So I think we’re seeing change both on the demand side -- how we use energy -- and on the supply side. Although on the supply side, so far this is basically a North American development, but it is - this, along with shale gas -- the biggest innovation in energy so far in this century, keeping in mind that wind and solar are innovations from the last century.
RFE/RL: How will the fact that the United States is going from an oil importer to a net oil exporter change its foreign policy calculations? Will it alleviate some fears over instability in the Persian Gulf because of Iran?
Yergin: Ever since the 1970s, obviously the Persian Gulf and the stability of oil supplies from that region has been a primary consideration really, for the global economy. It’s not that the U.S. gets much oil as it is, today, from the Persian Gulf: only about 8 percent of U.S. supply in the last several years has actually come from the Persian Gulf. But [the concern is] rather [because of] the role of those supplies in the overall stability of the global economy.
So I think we will see -- with what’s happening with tight oil, as it’s called in the United States, the surge of production, what’s happening with the growth of oil sands in Canada, and the development of oil off of Brazil -- we’ll see a western hemisphere that will become largely self-sufficient. Not completely, because oil will still flow in, but it means a change in the position of the western hemisphere and the United States.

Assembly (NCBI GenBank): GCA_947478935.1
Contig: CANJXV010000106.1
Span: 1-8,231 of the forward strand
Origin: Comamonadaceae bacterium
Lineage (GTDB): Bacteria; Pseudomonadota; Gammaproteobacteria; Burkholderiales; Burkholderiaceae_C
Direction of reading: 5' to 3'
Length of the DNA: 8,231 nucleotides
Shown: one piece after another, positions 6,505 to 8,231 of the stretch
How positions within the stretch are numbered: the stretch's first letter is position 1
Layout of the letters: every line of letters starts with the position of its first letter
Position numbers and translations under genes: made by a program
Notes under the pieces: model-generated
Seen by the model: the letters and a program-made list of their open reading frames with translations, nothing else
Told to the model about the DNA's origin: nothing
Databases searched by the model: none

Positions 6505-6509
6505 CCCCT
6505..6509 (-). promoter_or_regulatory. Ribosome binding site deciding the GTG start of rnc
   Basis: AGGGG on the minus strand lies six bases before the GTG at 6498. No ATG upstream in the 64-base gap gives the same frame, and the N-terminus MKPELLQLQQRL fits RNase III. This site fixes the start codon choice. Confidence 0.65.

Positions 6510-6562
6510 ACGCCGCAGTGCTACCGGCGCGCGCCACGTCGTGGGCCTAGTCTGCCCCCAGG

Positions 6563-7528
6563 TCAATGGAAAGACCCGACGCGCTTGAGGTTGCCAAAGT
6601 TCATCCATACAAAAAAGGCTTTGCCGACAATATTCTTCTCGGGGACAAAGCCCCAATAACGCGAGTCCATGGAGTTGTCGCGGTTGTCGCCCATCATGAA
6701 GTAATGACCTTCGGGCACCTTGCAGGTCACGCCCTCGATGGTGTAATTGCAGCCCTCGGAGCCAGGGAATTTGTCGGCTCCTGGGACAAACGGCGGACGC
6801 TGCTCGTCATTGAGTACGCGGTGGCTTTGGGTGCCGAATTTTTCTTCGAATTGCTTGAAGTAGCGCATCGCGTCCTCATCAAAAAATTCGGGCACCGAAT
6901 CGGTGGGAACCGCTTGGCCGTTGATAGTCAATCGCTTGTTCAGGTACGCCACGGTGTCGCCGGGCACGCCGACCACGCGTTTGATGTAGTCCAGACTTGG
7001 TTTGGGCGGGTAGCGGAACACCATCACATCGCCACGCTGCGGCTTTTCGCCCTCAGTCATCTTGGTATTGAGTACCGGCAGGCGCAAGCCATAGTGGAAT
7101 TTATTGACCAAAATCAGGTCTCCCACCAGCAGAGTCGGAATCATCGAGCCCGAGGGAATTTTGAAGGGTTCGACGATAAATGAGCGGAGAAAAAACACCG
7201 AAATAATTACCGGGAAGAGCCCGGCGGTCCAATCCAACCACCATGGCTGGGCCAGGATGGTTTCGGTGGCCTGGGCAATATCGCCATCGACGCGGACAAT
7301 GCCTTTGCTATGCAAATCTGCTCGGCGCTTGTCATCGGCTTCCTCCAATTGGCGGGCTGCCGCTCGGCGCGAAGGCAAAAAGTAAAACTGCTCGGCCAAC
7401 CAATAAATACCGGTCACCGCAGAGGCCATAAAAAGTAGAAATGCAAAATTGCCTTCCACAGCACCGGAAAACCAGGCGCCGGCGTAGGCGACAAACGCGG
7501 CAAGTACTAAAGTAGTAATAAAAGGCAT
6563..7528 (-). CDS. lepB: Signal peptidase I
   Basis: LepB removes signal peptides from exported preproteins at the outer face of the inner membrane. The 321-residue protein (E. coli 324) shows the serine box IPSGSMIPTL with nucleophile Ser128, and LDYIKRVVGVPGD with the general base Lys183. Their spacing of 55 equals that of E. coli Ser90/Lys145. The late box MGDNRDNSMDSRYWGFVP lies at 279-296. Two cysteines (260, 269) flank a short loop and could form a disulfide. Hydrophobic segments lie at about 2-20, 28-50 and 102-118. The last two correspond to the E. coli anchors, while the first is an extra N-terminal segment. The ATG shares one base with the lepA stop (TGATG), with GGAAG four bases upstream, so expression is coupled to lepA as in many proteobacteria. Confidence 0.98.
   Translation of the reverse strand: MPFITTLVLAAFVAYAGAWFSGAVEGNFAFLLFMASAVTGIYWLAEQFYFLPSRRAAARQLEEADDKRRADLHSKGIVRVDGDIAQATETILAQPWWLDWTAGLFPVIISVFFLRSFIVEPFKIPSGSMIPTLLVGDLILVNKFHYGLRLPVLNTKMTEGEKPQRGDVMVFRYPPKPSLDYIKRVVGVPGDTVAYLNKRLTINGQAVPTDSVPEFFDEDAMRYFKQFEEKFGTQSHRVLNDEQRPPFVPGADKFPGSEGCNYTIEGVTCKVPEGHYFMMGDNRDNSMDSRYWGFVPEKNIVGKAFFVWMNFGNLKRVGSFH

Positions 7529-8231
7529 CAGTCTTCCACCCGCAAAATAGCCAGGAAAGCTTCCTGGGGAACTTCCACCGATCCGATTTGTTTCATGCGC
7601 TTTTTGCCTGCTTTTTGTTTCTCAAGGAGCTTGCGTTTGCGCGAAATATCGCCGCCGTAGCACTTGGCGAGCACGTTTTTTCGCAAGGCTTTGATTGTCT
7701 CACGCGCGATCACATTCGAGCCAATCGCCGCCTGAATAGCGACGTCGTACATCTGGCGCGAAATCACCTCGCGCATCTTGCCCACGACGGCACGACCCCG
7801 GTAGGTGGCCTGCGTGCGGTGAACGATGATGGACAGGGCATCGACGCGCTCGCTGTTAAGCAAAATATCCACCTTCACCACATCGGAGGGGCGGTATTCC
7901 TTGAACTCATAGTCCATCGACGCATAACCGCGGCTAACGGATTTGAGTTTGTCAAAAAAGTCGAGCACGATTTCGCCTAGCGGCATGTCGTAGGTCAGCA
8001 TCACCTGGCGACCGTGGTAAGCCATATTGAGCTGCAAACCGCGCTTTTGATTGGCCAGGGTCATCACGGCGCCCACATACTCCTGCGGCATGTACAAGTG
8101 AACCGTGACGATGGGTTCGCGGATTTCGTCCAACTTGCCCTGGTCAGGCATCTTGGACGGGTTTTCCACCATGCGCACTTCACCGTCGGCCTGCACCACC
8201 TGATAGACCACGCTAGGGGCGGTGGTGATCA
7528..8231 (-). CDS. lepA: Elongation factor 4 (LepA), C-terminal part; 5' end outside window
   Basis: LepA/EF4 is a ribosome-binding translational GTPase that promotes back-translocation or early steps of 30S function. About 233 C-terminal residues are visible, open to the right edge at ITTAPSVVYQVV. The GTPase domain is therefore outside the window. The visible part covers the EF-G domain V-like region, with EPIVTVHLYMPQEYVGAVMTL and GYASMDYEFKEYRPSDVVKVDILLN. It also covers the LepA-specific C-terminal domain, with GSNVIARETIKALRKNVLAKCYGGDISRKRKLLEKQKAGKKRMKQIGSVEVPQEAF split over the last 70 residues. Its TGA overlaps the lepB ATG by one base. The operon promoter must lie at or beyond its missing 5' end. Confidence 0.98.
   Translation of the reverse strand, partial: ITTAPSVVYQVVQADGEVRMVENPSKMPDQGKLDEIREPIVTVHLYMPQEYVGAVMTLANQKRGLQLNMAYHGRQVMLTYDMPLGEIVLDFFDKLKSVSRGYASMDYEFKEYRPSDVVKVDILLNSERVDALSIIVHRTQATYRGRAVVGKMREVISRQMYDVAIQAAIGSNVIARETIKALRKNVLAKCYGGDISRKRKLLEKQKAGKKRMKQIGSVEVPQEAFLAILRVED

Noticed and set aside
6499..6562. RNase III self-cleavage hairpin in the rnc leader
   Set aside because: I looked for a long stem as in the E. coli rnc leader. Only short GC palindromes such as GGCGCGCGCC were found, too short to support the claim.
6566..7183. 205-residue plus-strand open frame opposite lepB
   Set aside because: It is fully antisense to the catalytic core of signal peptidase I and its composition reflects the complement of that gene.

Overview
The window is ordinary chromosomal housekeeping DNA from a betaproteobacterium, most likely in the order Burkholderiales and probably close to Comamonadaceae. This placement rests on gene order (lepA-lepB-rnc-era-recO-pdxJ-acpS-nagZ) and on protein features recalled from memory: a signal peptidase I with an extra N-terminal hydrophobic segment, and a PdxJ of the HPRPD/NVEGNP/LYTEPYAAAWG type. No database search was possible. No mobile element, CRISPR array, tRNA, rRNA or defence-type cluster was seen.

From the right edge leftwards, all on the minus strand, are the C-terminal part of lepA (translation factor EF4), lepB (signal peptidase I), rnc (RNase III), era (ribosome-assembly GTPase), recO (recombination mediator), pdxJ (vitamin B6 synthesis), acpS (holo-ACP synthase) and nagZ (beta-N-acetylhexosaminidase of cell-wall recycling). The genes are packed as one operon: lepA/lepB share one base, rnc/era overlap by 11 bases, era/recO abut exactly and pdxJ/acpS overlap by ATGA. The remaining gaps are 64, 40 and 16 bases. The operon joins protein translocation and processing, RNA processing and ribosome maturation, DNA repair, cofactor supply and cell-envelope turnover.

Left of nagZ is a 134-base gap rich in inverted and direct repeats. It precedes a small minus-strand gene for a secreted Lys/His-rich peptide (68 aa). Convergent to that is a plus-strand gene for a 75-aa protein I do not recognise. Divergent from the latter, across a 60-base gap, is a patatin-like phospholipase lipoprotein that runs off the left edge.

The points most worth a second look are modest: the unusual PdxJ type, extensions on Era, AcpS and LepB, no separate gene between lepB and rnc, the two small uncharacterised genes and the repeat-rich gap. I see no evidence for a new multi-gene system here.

Another big impact, which was not anticipated, but which President Obama had talked about in his 2012 State of the Union address, is that this has turned out to be a major boost to the U.S. economy, what’s happening with oil [and] natural gas.
In our own work (at IHS), we calculate that something like 1.7 million jobs in the United States are supported by this revolution in unconventional oil and natural gas. Last year, $62 billion of government revenues [were generated] from this. So this has been a very significant contribution to the U.S. economy during a downturn when, generally, conditions were kind of bleak.
RFE/RL: What’s your opinion of shale, and in particular, hydraulic fracking -- which one European nation, France, has banned and others are considering banning?